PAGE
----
Brisky was a regular at Coffee n' Cream, the cafe across from his bookstore. When he fell ill, the cafe made sure he never missed a meal.
“Toward the end of his life, they were just amazing,” Fowler said. “They would give us soup to bring to him and just his favorite foods.”
Jasmine Falcone, an employee at Coffee n' Cream, said Brisky's favorites were oatmeal cookies and chicken and dumplings, although he prefered his cookies overdone and his chicken and dumplings without the dumplings.
“Every time someone would come in, they would say, 'Save a cookie for O.J.,' ” Falcone said. “Every Thursday we would bring him chicken and dumplings, mostly just chicken and broth, no dumplings. Toward the end he wasn't eating very much. Chicken and dumplings was one of the few things he would eat.”
Remington, author and illustrator of the Webbster and Button children's stories, said O.J. would go to the cafe every morning for his coffee and search for his discount card in a box on the counter.
“I'm sure he had his first nickel framed over his fireplace,” Remington joked, adding that O.J. had a rich sense of humor. “He was a curmudgeon 'til the end, but I think he enjoyed the role because there was always a twinkle in his eye waiting for the next joke.”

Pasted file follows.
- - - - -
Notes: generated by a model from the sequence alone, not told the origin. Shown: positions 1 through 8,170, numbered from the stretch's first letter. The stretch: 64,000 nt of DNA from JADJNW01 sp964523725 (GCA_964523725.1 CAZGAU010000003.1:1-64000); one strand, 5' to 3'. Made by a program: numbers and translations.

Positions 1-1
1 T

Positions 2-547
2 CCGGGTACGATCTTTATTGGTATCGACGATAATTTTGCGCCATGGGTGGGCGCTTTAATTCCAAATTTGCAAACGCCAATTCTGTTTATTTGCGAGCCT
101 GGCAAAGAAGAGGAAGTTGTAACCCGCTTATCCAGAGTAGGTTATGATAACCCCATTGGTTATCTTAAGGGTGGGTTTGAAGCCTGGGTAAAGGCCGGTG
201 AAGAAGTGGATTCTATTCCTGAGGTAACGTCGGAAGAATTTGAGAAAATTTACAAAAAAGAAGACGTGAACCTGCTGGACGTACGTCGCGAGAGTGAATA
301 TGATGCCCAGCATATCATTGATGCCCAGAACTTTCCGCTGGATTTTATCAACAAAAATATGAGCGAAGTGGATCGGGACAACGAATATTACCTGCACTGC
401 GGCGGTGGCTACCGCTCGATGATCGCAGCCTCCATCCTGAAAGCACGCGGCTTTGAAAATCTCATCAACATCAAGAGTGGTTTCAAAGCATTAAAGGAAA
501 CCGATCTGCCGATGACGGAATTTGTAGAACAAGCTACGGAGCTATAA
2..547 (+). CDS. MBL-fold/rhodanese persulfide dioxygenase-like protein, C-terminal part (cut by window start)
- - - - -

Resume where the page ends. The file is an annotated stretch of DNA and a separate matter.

Remington described Brisky's knowledge of books as “encyclopedic.”
“I think he knew every title in his store,” he said. “The garage in O.J.'s house was so filled with books, he parked his car outside.”
Brisky also enjoyed the cartoons in The New Yorker, and he often sat on the bench outside his bookstore reading works by the Greek playwright Sophocles, Remington said.
“We used to invite O.J. for Thanksgiving and Christmas dinners,” he said. “He'd always arrive with a paper bag with three Beck's and a grapefruit. The Beck's were for him, and the grapefruit for us.”
At Brisky's request, no funeral service was held. He is survived by his only son, Michael Brisky, and his two sisters, Christina Brown and Susanna Breeden.
“In spring, we'll have a celebration of his life when his sisters can come back to town,” Fowler said.
Remington said there are plans to put a small plaque on the bench outside of the bookstore in Brisky's honor.
“O.J. was the first person I met when I moved here twenty years ago. That was a lucky day,” Remington said. “I can't tell you how much I'm going to miss him.”